Book Image

Deep Learning for Genomics

By : Upendra Kumar Devisetty
Book Image

Deep Learning for Genomics

By: Upendra Kumar Devisetty

Overview of this book

Deep learning has shown remarkable promise in the field of genomics; however, there is a lack of a skilled deep learning workforce in this discipline. This book will help researchers and data scientists to stand out from the rest of the crowd and solve real-world problems in genomics by developing the necessary skill set. Starting with an introduction to the essential concepts, this book highlights the power of deep learning in handling big data in genomics. First, you’ll learn about conventional genomics analysis, then transition to state-of-the-art machine learning-based genomics applications, and finally dive into deep learning approaches for genomics. The book covers all of the important deep learning algorithms commonly used by the research community and goes into the details of what they are, how they work, and their practical applications in genomics. The book dedicates an entire section to operationalizing deep learning models, which will provide the necessary hands-on tutorials for researchers and any deep learning practitioners to build, tune, interpret, deploy, evaluate, and monitor deep learning models from genomics big data sets. By the end of this book, you’ll have learned about the challenges, best practices, and pitfalls of deep learning for genomics.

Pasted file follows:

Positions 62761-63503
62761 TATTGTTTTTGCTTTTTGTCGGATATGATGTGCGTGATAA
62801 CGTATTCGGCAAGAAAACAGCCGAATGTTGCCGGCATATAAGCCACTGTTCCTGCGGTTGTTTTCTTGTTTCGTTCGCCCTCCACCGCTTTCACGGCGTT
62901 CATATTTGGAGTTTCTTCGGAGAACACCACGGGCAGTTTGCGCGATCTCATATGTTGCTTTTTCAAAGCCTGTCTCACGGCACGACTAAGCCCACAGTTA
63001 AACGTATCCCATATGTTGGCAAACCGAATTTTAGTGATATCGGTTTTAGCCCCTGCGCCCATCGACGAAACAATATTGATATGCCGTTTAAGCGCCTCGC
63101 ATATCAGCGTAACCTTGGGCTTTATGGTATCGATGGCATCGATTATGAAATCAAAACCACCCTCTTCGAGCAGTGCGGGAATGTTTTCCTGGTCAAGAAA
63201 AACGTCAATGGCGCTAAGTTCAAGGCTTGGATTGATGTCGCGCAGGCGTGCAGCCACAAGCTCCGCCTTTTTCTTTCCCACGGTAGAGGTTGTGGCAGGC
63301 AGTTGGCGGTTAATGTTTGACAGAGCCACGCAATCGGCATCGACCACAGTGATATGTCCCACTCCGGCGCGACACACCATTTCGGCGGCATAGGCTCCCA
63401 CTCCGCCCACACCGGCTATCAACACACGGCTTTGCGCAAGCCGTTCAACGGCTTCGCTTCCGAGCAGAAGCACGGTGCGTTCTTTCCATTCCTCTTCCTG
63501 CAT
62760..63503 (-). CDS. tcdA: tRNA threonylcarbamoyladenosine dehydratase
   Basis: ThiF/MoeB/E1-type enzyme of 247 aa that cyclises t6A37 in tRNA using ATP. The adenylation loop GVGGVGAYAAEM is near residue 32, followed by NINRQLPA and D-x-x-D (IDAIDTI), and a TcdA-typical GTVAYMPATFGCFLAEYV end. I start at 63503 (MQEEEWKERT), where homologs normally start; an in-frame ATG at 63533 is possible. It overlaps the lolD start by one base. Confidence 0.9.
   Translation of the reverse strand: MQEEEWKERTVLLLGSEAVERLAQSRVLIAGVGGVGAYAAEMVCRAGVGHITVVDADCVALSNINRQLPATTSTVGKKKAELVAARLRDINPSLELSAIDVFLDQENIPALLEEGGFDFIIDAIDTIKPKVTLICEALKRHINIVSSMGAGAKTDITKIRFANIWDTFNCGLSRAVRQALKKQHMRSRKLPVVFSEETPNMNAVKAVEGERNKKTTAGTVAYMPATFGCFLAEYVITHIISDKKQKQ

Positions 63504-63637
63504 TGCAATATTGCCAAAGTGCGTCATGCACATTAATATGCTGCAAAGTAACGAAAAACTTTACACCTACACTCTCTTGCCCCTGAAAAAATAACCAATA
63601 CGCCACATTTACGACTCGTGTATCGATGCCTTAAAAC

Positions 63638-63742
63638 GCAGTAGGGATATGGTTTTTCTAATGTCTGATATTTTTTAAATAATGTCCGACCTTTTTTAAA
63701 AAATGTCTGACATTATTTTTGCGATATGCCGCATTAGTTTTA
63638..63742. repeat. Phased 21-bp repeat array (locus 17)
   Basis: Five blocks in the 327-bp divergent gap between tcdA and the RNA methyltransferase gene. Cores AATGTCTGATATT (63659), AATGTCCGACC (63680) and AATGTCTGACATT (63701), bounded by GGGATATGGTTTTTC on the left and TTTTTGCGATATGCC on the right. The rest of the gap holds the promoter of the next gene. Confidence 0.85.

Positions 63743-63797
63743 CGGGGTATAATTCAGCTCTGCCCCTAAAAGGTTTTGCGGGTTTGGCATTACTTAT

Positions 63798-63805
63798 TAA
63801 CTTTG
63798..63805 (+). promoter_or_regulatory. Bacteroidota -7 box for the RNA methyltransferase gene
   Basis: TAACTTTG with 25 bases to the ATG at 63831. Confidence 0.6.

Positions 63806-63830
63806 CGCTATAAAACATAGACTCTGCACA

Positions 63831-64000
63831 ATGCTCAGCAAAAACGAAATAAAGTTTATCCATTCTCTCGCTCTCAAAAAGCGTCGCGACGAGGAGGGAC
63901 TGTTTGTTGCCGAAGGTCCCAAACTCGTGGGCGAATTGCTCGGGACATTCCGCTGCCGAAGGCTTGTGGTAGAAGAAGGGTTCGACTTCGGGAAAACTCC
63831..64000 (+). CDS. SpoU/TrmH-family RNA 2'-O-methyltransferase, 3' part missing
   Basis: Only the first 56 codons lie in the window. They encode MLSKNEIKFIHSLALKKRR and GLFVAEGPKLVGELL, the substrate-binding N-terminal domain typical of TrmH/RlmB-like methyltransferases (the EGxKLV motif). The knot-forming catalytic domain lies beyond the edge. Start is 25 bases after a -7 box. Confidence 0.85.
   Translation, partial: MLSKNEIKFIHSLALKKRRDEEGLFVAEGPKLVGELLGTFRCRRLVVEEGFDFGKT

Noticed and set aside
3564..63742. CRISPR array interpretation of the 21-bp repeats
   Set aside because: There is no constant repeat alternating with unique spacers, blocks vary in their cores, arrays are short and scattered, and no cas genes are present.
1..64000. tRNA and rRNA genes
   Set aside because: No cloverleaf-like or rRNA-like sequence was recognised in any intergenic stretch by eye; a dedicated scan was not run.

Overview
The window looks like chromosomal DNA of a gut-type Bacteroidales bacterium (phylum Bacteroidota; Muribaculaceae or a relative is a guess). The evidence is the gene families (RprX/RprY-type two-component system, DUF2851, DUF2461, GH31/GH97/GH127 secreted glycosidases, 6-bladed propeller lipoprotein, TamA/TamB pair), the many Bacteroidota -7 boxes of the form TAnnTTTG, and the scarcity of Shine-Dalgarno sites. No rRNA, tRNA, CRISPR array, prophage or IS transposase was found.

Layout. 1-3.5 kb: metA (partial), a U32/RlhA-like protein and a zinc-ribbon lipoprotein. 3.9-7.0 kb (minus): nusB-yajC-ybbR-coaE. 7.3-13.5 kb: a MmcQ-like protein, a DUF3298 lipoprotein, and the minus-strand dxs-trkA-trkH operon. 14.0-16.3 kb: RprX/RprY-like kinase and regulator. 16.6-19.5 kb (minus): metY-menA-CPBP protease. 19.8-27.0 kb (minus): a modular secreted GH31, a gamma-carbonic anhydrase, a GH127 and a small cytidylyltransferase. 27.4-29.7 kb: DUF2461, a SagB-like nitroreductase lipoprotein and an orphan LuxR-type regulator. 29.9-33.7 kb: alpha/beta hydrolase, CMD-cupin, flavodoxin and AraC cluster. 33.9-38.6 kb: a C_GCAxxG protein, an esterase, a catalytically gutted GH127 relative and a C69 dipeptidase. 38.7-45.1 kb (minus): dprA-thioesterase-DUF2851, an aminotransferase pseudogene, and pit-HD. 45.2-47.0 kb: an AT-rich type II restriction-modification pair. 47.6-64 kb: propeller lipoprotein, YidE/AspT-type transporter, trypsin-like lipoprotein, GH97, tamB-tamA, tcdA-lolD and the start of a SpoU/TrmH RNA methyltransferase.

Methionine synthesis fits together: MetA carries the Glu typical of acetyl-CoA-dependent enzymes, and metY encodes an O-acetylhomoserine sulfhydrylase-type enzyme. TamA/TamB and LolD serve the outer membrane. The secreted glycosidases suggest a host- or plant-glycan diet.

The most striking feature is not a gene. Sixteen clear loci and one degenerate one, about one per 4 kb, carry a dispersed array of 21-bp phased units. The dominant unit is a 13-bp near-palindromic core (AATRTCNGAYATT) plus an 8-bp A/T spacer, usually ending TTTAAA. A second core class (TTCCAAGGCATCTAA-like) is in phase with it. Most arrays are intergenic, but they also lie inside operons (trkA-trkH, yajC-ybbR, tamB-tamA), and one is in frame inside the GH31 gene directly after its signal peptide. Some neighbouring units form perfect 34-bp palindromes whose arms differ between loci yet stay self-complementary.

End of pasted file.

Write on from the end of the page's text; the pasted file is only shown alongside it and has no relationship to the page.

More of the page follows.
Table of Contents (18 chapters)
Part 1 – Machine Learning in Genomics
Part 2 – Deep Learning for Genomic Applications
Part 3 – Operationalizing models

Autoencoders for genomics

Several applications of autoencoders for genomics exist. The most common type of application, however, is for predicting gene expression from microarray and RNA-Seq datasets. Let’s understand how autoencoders work for gene expression analysis.

Gene expression

The main application of autoencoders, as you learned in the previous section, is for gene expression analysis, which includes

  • Time-series gene expression where they are mainly used at the preprocessing step for clustering, cDNA microarrays
  • RNA-Seq, where they are used to predict the organization of transcriptomics machinery
  • Gene expression, where they are mainly used for identification of biological signals and patterns respectively

In a typical gene expression experiment, the inputs are typically numerical values estimating how much RNA is produced from a DNA template through transcription across various cells, tissues, or conditions. Let’s look at some popular...